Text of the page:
Conversations between the new Japanese prime minister, Shinzo Abe, and President Obama were held last week in Washington, D.C. Most of the agenda was focused on strengthening the alliance between the U.S. and Japan, particularly in the security area.
Additionally, Abe expressed interest in joining the ongoing negotiations to set up a free trade area known as the Trans-Pacific Partnership. The inclusion of Japan, as the world's third-largest economy, would enhance the significance of these trade negotiations, held since March 2010 -- originally between eight governments and the U.S.
Thus far, 15 negotiating rounds have been held between delegations of Australia, Brunei, Chile, Malaysia, New Zealand, Peru, Singapore, the U.S. and Vietnam. Delegates from Canada and Mexico joined the negotiations for the first time in December.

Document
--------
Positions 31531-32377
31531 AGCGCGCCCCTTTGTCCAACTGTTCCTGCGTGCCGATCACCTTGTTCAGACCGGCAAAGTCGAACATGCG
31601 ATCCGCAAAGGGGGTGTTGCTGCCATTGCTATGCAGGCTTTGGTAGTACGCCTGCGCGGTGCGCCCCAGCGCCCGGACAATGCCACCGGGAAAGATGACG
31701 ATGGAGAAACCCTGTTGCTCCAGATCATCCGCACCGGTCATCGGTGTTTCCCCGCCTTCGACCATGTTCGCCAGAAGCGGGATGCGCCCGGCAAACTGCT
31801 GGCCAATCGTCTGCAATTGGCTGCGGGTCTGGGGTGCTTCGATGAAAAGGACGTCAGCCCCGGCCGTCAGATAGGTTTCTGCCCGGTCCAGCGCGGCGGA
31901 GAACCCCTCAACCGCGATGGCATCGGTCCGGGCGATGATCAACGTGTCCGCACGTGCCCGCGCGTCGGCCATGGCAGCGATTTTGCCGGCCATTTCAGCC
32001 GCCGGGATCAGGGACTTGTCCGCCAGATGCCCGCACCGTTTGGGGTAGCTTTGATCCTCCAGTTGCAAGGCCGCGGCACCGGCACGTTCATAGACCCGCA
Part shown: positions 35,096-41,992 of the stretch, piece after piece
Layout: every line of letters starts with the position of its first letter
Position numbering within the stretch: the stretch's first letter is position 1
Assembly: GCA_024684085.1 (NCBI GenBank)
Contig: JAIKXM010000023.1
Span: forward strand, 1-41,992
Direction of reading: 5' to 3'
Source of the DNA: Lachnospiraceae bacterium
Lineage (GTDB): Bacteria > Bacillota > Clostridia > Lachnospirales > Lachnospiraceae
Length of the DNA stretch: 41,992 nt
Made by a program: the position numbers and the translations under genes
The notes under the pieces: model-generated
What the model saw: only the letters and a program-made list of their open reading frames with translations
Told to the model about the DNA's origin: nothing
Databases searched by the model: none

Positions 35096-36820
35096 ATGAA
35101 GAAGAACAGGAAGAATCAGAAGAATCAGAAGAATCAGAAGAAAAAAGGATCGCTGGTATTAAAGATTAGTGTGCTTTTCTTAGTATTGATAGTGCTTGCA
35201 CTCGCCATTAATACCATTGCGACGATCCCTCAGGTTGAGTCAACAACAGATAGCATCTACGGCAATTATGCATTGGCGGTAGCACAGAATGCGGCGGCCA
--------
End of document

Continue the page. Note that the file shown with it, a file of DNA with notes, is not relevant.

Given the extent and scope of trade relations between Japan and the U.S., both governments confront domestic resistance to trade liberalization among different sectors. At the conclusion of Abe's visit to Washington, a statement was issued that no unilateral tariff elimination is required to join the Trans-Pacific negotiations. The statement was understood as directed to placate some of the concerns about trade negotiations among Japanese farmers.
In the U.S., the inclusion of Japan in the negotiations raises concerns among supporters of the Democratic Party, such as the powerful trade union federations, particularly in the automobile industry.
Isaac Cohen is an international analyst and consultant, a commentator on economic and financial issues for CNN en Espaņol TV and radio, and a former director, UNECLAC Washington Office.
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